Choosing A Birth Place

[Adapted from The Expectant Parents' Companion, by Kathleen Huggins. Copyright © 2006, used by permission of The Harvard Common Press.]

Visit the Hospital or Birth Center

On your tour, ask some of these questions:

The Basics

  • How many laboring women is each nurse assigned to?
  • Are birth plans welcomed?
  • How many family members or other people are allowed in the birth room?
  • Are professional labor assistants welcome?
  • Are photographs permitted?

If You Would Prefer a Natural Birth

  • How are contractions and fetal heart tones monitored in labor? (With a Doppler ultrasound stethoscope or with an electronic fetal monitor. If the latter, is the monitoring intermittent, continuous, or by telemetry (wireless monitoring? External or internal?)
  • Are women free to move about in labor?
  • Is the use of a shower, bathtub, or birthing pool permitted?
  • What comfort devices are available, such as a birthing ball or birthing chair?
  • Are eating and drinking allowed during labor? (Some hospitals allow women only to suck on ice chips.)

If You are Considering a Medicated Bath

  • What choices other than epidural anesthesia are available for pain management?
  • Is it possible to have an epidural that is light enough to allow moving in bed?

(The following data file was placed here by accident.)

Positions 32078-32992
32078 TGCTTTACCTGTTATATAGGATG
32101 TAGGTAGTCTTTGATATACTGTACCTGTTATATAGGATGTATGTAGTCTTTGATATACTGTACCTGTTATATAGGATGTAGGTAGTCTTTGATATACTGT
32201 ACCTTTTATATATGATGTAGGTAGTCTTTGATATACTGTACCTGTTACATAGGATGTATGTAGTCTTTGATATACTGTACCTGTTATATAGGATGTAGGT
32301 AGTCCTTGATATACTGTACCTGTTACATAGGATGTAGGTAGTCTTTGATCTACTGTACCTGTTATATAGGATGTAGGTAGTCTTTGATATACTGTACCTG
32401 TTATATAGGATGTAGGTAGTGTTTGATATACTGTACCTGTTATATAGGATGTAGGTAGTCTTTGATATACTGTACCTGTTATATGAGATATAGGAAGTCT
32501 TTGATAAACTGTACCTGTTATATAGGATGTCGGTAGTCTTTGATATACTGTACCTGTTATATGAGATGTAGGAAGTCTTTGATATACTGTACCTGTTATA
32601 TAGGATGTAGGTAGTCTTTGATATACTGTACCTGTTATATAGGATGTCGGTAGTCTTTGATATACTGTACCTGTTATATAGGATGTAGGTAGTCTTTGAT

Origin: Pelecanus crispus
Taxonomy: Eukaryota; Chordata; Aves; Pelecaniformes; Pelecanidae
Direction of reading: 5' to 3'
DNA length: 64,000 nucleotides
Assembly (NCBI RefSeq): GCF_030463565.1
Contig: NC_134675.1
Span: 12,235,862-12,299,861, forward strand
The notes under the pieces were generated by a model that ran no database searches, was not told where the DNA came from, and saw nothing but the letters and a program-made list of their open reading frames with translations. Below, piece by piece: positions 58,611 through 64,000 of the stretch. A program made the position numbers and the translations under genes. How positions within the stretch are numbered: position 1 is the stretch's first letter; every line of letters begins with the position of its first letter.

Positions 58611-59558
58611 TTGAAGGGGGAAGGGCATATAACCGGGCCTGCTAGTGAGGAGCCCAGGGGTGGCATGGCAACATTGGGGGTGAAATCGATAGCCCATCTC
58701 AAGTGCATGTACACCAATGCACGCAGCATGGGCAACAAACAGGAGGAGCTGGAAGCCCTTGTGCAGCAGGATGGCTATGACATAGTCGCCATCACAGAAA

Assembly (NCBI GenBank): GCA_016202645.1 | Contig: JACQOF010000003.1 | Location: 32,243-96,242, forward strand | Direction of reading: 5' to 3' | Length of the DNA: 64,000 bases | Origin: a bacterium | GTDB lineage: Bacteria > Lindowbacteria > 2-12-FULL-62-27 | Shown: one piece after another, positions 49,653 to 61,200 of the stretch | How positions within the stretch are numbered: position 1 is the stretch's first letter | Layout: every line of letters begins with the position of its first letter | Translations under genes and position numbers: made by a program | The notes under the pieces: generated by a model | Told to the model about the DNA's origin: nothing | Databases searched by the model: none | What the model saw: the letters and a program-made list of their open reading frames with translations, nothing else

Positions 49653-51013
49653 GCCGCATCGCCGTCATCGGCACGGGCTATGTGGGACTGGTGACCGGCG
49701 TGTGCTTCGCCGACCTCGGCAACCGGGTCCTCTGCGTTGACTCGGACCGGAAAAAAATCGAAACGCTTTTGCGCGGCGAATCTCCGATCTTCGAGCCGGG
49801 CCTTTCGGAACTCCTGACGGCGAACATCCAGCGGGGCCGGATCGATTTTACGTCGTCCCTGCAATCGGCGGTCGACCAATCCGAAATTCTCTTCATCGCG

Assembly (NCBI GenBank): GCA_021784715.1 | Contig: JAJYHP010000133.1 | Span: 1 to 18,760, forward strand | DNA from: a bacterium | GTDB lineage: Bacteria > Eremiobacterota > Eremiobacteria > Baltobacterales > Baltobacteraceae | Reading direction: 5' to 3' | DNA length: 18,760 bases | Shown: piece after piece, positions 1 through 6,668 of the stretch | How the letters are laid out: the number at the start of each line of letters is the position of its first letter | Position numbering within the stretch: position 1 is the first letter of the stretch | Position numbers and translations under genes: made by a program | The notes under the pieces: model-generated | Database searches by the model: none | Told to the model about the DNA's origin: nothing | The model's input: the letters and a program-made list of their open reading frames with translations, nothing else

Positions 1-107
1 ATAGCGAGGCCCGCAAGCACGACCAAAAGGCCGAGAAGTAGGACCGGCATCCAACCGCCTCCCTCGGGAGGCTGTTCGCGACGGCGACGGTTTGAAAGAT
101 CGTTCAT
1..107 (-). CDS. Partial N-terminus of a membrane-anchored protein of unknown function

If You are Planning a Cesarean Birth

  • Are support persons welcome in the room during the delivery?

Infant Care After a Vaginal Birth

  • Can the mother hold the baby against her skin during the initial evaluation?
  • Can weighing, bathing, and routine medications be delayed for the first hour or two?
  • Is early breastfeeding encouraged?
  • Can the mother's partner bathe the baby?

Infant Care After a Cesarean Birth

  • How much contact can the mother have with the baby immediately after the birth?
  • Can the partner accompany the baby to the nursery?
  • Can the baby be returned to the mother in the recovery room?
  • Is early breastfeeding encouraged?

Postpartum Care

  • What is a typical hospital stay following a vaginal or cesarean birth? Is it possible to leave the hospital early?
  • Are mothers allowed to keep their babies with them around the clock?
  • If a baby is in the nursery, is he brought to the mother whenever he seems hungry? Are newborns routinely offered water or formula after nursings or while in the nursery?
  • Is a lactation consultant on staff for breastfeeding assistance?
  • Has the hospital received or applied for certification as a UNICEF Baby-Friendly Hospital? (This would signify that the hospital's policies promote breastfeeding.)

If you'd like to give birth at home, you'll need a practitioner - probably a midwife - who attends home births, and your pregnancy will have to be low-risk" and healthy.

You'll want to ask the midwife these questions:

  • Does she have hospital admitting privileges and a backup physician, in case of emergency?
  • Will she provide labor support if you are admitted to the hospital?
  • Does she have a backup midwife in case she is unavailable when you go into labor?
  • What resuscitative equipment does she bring to the home?